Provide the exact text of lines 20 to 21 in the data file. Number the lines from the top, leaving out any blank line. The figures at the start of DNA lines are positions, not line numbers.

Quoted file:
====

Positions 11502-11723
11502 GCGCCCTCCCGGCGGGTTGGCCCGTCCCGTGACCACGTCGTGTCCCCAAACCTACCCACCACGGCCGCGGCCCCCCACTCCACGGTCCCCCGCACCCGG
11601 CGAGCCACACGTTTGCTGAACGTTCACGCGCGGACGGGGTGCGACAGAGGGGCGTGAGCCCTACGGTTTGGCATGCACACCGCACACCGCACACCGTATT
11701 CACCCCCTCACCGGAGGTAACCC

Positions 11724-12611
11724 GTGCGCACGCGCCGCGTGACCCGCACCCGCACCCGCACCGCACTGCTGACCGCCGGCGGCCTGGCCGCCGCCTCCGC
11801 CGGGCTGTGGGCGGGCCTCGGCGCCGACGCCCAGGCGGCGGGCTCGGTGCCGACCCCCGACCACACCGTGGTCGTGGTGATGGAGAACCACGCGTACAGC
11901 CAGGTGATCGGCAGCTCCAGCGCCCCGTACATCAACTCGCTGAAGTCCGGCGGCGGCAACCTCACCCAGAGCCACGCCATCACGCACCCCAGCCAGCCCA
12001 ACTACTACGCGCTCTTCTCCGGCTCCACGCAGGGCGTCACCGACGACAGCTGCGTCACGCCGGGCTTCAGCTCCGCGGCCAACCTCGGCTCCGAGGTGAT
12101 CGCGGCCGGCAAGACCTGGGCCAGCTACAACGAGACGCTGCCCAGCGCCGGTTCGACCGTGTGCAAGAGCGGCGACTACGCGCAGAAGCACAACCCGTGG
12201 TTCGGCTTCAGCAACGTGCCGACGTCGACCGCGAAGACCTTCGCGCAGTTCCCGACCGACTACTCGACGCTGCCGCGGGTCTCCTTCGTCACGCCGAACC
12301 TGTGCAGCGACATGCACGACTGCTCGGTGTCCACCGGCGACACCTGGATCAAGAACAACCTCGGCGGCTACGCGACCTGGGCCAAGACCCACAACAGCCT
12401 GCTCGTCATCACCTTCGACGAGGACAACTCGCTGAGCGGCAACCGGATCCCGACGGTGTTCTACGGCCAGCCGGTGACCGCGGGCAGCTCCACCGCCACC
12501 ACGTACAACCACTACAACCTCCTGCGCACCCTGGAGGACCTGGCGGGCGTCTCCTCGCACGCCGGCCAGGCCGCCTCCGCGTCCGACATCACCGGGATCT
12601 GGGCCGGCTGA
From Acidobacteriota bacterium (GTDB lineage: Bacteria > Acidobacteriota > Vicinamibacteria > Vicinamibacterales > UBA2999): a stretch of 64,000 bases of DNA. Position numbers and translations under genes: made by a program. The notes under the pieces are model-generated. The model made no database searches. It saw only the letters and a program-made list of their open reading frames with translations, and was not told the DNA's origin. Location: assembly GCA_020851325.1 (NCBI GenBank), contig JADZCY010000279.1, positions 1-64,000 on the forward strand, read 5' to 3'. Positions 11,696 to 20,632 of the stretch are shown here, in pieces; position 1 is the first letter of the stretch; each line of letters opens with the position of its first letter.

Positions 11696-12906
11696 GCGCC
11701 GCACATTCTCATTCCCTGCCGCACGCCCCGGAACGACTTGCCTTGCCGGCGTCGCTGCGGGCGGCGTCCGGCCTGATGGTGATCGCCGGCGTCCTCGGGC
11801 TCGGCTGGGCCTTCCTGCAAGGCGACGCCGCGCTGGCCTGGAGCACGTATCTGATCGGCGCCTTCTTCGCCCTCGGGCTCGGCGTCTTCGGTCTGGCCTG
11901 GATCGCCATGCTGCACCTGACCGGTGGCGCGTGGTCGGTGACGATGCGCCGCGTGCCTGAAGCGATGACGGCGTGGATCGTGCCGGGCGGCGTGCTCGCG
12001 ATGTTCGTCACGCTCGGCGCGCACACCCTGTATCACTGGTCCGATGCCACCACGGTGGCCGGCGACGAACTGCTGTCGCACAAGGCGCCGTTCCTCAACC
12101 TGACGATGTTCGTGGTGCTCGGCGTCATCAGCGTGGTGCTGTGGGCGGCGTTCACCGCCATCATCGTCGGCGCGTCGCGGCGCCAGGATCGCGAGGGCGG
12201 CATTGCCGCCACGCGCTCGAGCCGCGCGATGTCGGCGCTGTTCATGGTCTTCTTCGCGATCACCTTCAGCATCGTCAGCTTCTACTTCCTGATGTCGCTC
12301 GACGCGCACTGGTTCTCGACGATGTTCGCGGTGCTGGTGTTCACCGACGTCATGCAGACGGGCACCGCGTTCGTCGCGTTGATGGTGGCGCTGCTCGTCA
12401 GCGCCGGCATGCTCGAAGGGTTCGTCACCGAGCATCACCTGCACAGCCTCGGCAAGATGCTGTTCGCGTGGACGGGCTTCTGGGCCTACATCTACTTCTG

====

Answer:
11801 TCGGCTGGGCCTTCCTGCAAGGCGACGCCGCGCTGGCCTGGAGCACGTATCTGATCGGCGCCTTCTTCGCCCTCGGGCTCGGCGTCTTCGGTCTGGCCTG
11901 GATCGCCATGCTGCACCTGACCGGTGGCGCGTGGTCGGTGACGATGCGCCGCGTGCCTGAAGCGATGACGGCGTGGATCGTGCCGGGCGGCGTGCTCGCG